Surprisingly there is no facility for harvesting rainwater which is directed via the canal to the sea. Wastewater goes to the city's main treatment plant. However, there is a sophisticated system for the management of other kinds of waste which comprises an underground twin pipe vacuum tube collection network. Residents have access to twin terminals, one for food waste, the other for residual dry waste which is incinerated. Biogas and compost are obtained from the food waste. The city has constructed a reactor to convert organic waste into biogas and fertilizer. The biogas is returned to the apartments via the gas main. Nutrients and phosphorus are extracted from sewerage to be used as fertilizer with the residue used as fuel for the incinerator. It is estimated that reclaiming waste generates 290 kWh/yr of energy for every resident.

The final innovation is the fact that all households are connected to a broadband communication network which provides information on a wide range of topics. This includes the ability to monitor the use of energy and water and to exploit an environmental advice channel as well as such essential data as the time the next bus will arrive at the nearest bus stop.

The overall impact of Vastra Hamnen is of a project which has, with its variety of architects, achieved a reconciliation between market forces and environmental priorities.

Figure 15.3 Mount Cenis In-service Training Centre, Herne-Sodingen, Germany

The masterplan has maximized the contrast between the expansive views to the sea and intimate green spaces encompassed by the apartments. A further asset is the parkland adjacent to the canal which all adds up to an urban complex which capitalizes on the spectacular location of the site. The dialectic between public and private space, between hard and soft landscape, between introvert and extrovert space makes this a stimulating example of twenty-first century urban design. The final seal on the scheme will be the residential tower by Santiago Calatrava called the 'Turning Torso' which may sound more poetic in Swedish. It was completed in 2005. If there has to be a criticism it is that architectural individuality has priority over a consistent urban grain. But with an exhibition site that is to be expected. Altogether it is not a bad template for a 'city of the future'.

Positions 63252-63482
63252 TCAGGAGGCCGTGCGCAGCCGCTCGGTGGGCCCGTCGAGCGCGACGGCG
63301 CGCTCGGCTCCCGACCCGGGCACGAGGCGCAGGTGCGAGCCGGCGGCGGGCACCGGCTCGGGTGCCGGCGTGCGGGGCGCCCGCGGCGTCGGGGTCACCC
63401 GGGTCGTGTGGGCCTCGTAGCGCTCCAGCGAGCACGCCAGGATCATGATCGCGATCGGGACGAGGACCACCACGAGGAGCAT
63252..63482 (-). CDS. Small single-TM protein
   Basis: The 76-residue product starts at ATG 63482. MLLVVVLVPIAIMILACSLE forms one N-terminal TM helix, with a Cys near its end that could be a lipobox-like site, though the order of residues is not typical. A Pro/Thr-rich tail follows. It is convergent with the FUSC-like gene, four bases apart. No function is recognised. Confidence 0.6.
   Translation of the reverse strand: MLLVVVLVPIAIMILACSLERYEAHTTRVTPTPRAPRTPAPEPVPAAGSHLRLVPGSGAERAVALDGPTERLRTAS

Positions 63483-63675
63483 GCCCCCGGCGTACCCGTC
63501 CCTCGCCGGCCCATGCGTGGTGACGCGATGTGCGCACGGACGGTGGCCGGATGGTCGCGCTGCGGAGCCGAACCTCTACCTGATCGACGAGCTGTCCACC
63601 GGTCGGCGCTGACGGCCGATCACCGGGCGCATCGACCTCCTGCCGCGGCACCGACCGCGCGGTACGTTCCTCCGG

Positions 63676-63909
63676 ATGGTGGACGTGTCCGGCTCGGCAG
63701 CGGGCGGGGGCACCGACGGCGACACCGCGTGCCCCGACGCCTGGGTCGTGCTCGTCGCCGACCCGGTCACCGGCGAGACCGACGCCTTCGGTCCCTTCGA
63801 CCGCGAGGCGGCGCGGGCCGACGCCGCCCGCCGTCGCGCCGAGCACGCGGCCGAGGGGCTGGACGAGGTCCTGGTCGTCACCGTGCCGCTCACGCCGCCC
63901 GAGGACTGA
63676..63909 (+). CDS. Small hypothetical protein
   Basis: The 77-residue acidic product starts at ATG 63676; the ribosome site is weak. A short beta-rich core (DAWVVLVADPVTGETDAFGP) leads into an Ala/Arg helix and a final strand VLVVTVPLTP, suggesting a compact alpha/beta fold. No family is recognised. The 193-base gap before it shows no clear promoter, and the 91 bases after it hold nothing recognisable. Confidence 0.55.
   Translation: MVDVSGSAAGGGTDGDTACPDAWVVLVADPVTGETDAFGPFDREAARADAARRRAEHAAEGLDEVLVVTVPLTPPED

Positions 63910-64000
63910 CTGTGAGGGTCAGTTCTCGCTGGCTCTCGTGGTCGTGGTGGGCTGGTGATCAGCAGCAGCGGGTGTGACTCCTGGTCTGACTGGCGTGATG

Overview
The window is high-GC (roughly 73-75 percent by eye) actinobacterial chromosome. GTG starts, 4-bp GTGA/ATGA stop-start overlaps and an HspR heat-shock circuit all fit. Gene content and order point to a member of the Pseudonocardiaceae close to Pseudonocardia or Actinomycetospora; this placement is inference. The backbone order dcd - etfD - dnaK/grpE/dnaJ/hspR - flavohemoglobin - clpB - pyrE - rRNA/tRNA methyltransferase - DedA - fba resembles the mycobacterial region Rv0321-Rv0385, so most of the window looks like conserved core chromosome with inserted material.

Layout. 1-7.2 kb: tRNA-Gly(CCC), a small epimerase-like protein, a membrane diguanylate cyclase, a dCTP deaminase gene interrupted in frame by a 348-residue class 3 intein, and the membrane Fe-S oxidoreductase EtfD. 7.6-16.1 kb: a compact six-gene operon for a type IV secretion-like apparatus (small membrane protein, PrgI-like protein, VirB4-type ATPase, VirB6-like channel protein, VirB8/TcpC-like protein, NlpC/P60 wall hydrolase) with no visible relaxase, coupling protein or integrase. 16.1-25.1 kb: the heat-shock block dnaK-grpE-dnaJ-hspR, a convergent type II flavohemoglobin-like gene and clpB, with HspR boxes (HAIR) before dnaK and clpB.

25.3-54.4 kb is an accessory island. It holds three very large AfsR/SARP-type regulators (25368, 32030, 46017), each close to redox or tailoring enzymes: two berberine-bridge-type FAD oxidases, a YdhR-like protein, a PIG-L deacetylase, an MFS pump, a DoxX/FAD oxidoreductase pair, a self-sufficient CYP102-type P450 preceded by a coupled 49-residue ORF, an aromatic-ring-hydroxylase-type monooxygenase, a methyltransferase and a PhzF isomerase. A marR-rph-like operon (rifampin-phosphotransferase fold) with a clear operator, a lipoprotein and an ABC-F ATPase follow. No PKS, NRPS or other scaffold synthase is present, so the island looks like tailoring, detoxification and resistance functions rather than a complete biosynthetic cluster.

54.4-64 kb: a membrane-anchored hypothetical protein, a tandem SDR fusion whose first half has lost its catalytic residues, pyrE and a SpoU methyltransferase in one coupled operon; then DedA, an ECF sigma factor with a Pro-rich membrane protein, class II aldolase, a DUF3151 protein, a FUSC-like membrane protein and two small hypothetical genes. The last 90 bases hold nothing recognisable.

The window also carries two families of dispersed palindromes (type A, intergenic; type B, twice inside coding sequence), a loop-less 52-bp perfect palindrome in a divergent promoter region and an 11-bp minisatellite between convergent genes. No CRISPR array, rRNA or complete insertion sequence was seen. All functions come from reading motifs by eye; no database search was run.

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Renewable Energy 101

Renewable Energy 101

Renewable energy is energy that is generated from sunlight, rain, tides, geothermal heat and wind. These sources are naturally and constantly replenished, which is why they are deemed as renewable. The usage of renewable energy sources is very important when considering the sustainability of the existing energy usage of the world. While there is currently an abundance of non-renewable energy sources, such as nuclear fuels, these energy sources are depleting. In addition to being a non-renewable supply, the non-renewable energy sources release emissions into the air, which has an adverse effect on the environment.